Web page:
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Crossbow discussion expected at this weekend’s Whitetail Summit

CHARLESTON, W.Va. — The West Virginia Deer Association aims to tackle a simmering hot-button issue head-on during a gathering this weekend in Braxton County.

The organization’s second annual Whitetail Summit is this Saturday at the Days Inn Hotel and Conference Center in Flatwoods. The event begins Saturday at 11 a.m. with a presentation by DNR Deer Project Leader Brett Skelly on the state of the West Virginia deer herd. Following Skelly’s presentation, the group plans an open forum on the impact of crossbows on the West Virginia deer population.

“The West Virginia Deer Association is not opposed to crossbows,” said President Jeremy Preston. “But we’ve had a lot of people raising the issue about a lot of bucks getting killed early in the year with crossbows.”

According to Preston the aim is to have an open and honest discussion about the matter and an examination of the data.

“Is it having a biological impact that we’re shooting more bucks early? Is that having an impact on breeding activity and the rut?” he added. “That’s the kind of stuff we want to look at.”

The topic has been one of severe consternation and sniping on social media and message board platforms. However, on-line conversations have a tendency to devolve into unproductive and endless argument with very little data, qualified information, or productive discussion. Preston and the Association hope Saturday’s forum will present the controversial topic in an honest light.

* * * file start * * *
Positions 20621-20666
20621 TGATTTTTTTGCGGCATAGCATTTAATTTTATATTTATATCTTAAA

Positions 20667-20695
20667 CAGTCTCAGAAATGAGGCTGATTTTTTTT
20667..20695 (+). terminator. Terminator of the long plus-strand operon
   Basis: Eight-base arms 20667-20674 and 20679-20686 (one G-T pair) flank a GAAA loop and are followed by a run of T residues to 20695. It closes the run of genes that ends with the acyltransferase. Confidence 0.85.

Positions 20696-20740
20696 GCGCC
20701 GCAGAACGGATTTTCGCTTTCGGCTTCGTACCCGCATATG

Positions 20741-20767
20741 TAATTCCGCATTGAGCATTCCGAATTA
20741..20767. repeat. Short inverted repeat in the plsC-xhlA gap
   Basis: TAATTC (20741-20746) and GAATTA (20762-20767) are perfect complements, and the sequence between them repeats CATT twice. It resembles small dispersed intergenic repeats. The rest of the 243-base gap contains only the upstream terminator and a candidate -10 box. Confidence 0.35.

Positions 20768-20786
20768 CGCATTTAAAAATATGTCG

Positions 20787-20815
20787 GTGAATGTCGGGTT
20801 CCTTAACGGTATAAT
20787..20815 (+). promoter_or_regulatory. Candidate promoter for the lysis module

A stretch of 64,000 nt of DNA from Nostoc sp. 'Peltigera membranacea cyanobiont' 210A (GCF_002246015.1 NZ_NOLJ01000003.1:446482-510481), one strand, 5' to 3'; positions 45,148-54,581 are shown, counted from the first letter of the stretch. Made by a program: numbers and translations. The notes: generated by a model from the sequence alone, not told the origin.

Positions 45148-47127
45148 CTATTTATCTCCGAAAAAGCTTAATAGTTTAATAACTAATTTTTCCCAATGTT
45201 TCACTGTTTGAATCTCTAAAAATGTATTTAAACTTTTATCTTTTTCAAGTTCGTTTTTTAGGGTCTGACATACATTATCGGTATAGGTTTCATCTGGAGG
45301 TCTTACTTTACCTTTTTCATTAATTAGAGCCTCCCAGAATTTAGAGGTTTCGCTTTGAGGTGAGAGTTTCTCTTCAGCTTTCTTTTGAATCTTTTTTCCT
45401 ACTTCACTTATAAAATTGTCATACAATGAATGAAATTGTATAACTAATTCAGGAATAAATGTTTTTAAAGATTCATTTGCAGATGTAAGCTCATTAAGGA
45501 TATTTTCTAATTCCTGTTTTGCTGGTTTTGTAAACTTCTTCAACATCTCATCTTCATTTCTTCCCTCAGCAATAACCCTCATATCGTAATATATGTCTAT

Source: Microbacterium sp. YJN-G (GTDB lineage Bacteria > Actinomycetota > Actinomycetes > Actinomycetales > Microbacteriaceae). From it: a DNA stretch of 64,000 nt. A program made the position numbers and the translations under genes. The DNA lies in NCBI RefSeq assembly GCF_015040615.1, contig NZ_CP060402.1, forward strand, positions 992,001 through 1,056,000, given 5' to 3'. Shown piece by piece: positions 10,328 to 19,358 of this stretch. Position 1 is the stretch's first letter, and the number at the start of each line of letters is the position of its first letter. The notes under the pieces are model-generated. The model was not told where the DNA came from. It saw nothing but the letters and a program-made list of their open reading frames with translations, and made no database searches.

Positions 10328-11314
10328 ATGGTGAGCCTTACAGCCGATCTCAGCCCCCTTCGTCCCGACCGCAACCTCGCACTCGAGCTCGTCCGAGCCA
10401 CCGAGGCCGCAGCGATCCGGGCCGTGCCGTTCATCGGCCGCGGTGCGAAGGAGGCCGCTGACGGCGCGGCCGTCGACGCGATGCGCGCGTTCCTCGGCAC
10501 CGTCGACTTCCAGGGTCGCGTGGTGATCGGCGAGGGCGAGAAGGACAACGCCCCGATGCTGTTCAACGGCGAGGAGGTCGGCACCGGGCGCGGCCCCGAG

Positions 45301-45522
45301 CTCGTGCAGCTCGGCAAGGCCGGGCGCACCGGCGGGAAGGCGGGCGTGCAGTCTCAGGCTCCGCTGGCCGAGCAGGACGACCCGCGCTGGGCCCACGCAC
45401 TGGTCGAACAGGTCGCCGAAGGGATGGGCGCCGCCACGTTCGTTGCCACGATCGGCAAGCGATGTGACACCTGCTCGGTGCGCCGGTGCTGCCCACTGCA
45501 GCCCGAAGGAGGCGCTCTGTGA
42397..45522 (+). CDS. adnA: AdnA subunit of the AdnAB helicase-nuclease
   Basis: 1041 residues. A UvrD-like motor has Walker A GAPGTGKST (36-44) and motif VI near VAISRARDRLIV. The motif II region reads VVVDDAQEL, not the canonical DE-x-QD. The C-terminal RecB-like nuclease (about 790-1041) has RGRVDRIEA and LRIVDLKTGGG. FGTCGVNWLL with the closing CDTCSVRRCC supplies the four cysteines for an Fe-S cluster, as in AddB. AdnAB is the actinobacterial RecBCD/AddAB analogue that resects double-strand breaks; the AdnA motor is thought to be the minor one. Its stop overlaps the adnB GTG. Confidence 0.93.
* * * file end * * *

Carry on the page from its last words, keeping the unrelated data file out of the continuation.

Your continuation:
“We want to get people in the room, in person, to look at each other and have a conversation. Let’s start talking to each other rather than typing at each other,” he said.

Preston said it’s unknown at this point if crossbows are having a negative impact on deer, but he hoped by having the discussion the data could help provide definitive answers.

Along with the anticipated vigorous crossbow discussion, the organization will also feature an afternoon seminar with Dr. Grant Woods from Growing Deer TV. He’ll deliver a presentation on regenerative farming and food plot techniques.

The organization’s banquet will be Saturday evening and Woods will be the banquet’s keynote speaker.

The Whitetail Summit is free, but those planning to attend are asked to RSVP at the Association’s website to insure there’s enough room to accommodate the crowd. The banquet is $50 for dinner and that covers the cost of membership in the organization as well.

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